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Does the context of a word always help?

This step will look into how the context words are in is vital to the understanding of a word
© Copyright © Babcock IP Management (Number One) Limited [2019]. No unauthorised copying permitted
Sometimes the misconceptions pupils encounter in their reading relate not to particularly complex vocabulary but to usual words being used in unusual combinations or challenging contexts.
‘You shall know a word by the company it keeps’ (John Firth, 1957¹)
Faced with a new word, we draw upon our knowledge of the words that attend it to help us clarify its meaning. However, Beck et al.² have shown that the context does not always help in clarifying a word.

A Table of Directive Contexts

Misdirective contexti.e. those contexts that rather than helping reveal the meaning of the word, seem to direct pupils to an incorrect meaning
General contexti.e. those which provide enough information to infer general meaning
Non-directive contexti.e. those which have very little help in revealing the meaning
Directive contexti.e. those where the surrounding description and a definitional phrase lead to the specific meaning

An example of a misdirective context for the word ‘grudgingly’ is

‘Sandra had won the dance contest, and the audience’s cheers brought her to the stage for an encore. “Every step she takes is so perfect and graceful,” Ginny said grudgingly as she watched Sandra dance.’ (Beck²)
Using the context may lead us to think ‘grudgingly’ is a positive word about the beautiful dance. The effect of this misunderstanding is that Ginny’s feelings towards Sandra will be misinterpreted.

The first quote using ‘thrasonical’ provides a context where you can infer a general meaning of the word.

‘On the other hand, the windblown deposits of mineral-rich dust and silt called loess have benefited farmers in China, the American Midwest and other parts of the world.’ World Geography : Prentice Hall, page 51.

The word ‘loess’ is defined in the sentence “windblown deposits of mineral-rich dust and silt” and is therefore in a directive context.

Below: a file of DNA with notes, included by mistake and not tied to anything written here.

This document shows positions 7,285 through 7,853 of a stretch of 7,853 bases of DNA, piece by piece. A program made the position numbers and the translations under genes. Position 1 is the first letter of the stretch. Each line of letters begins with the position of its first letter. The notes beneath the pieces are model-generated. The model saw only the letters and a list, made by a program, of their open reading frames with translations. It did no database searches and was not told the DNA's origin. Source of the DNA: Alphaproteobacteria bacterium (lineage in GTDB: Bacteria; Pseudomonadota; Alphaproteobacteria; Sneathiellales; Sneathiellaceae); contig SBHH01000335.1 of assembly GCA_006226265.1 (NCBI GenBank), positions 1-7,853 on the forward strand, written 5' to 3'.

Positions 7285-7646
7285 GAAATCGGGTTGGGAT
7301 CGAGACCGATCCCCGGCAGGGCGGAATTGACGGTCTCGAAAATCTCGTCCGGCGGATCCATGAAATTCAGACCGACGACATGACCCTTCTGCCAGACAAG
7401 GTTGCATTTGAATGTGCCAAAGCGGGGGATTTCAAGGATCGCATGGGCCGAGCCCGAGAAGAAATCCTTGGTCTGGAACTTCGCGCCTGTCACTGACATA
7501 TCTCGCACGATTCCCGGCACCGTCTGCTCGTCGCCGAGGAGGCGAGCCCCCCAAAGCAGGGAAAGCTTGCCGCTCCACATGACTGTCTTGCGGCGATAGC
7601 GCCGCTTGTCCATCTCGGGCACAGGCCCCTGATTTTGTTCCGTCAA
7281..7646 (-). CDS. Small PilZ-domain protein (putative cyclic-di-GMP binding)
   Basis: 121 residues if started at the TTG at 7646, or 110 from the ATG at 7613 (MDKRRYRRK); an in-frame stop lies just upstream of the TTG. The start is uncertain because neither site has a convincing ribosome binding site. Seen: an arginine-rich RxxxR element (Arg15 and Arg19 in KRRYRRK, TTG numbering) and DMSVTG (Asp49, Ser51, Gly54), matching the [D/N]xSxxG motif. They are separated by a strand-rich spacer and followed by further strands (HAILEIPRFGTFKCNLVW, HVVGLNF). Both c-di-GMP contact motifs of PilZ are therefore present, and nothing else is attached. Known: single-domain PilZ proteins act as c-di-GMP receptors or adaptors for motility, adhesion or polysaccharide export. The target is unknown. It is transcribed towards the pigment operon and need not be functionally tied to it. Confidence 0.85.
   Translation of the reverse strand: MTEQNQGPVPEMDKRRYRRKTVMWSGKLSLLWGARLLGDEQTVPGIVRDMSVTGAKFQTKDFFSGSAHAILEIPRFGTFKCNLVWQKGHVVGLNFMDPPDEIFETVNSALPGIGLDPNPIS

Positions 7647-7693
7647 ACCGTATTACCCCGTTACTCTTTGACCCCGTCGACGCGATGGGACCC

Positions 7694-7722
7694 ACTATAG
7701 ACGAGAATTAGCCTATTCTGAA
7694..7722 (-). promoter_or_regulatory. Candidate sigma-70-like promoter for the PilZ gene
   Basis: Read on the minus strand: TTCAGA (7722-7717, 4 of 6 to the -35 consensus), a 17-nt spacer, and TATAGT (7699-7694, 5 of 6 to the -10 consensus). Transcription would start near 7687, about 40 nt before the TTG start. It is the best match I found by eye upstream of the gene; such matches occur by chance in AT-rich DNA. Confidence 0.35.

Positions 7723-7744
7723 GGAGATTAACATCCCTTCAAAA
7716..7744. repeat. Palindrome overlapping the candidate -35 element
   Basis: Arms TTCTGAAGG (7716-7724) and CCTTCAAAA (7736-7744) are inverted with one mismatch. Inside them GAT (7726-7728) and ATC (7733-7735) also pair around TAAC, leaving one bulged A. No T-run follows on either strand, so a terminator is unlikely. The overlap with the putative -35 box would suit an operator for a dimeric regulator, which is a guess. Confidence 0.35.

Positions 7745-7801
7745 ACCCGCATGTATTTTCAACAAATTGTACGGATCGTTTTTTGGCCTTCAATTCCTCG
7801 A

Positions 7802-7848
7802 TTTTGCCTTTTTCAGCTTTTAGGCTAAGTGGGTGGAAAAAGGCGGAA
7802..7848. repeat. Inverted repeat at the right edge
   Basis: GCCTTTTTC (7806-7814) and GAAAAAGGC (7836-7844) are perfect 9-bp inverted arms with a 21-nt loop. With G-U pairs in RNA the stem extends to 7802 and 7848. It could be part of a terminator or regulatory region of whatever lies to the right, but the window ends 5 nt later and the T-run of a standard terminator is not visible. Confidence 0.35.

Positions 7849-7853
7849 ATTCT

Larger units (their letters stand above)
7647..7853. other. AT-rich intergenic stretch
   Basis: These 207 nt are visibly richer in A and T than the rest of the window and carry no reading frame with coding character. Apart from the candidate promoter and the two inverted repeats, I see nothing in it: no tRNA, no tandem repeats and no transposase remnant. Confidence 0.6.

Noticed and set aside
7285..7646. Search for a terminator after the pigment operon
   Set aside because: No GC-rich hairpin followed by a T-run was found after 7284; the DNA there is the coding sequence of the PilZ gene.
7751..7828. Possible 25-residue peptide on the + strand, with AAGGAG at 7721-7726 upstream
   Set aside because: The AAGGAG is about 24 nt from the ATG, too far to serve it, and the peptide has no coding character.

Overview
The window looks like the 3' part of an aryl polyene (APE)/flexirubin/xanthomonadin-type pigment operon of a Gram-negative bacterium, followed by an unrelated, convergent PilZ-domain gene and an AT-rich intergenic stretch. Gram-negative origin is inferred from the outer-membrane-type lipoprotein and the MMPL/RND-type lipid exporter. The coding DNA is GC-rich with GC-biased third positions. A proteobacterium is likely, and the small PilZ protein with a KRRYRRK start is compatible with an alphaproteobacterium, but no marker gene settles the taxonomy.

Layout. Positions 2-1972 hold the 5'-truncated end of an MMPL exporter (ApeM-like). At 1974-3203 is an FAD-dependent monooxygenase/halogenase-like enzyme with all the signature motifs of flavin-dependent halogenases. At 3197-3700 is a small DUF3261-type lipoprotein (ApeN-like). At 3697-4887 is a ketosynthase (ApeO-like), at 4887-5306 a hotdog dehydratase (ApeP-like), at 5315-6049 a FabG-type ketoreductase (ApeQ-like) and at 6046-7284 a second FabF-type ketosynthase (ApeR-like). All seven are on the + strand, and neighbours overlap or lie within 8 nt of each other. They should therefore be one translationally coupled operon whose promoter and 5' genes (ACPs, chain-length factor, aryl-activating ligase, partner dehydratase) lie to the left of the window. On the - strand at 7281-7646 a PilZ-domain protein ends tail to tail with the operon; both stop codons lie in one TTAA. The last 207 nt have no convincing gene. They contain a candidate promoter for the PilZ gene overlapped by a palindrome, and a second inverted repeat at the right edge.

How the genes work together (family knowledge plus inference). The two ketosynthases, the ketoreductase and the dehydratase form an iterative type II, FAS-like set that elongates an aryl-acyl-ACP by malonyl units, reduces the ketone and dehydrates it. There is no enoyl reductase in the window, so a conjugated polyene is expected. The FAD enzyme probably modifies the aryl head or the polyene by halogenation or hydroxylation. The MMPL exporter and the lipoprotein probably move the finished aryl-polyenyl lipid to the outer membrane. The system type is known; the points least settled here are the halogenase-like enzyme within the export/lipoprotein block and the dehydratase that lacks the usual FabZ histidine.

The chart of contexts is useful because it supports the decisions about when to intervene or not in helping a pupil with the meaning of a word. If a word meaning can be identified because the context is general or directive, our intervention, if necessary, can support the finding of clues. If the word is in a mis- or non-directive context we might use other strategies such as telling the pupil what the word means.


Work with an individual or small group of pupils on reading a text. Ask the pupils to identify words they are not sure about the meaning of as they read and list them.
Support the pupils with understanding of the words.

On your own, use the list of words the pupils identified and place them into the appropriate quarters of the directive chart (see downloads.) Use the comments to share:

• what you noticed about the words identified and their context, and
• whether the pupils were able to generate meanings that worked in the context of the text.
  1. John Rupert Firth (1957). “A synopsis of linguistic theory 1930-1955.” In Special Volume of the Philological Society. Oxford: Oxford University Press.
  2. Beck, Isabel & Mckeown, Margaret & S. McCaslin, Ellen. (1983). Vocabulary Development: All Contexts Are Not Created Equal. Elementary School Journal – ELEM SCH J. 83. 10.1086/461307.
© Copyright © Babcock IP Management (Number One) Limited [2019]. No unauthorised copying permitted
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An Introduction to Teaching Vocabulary

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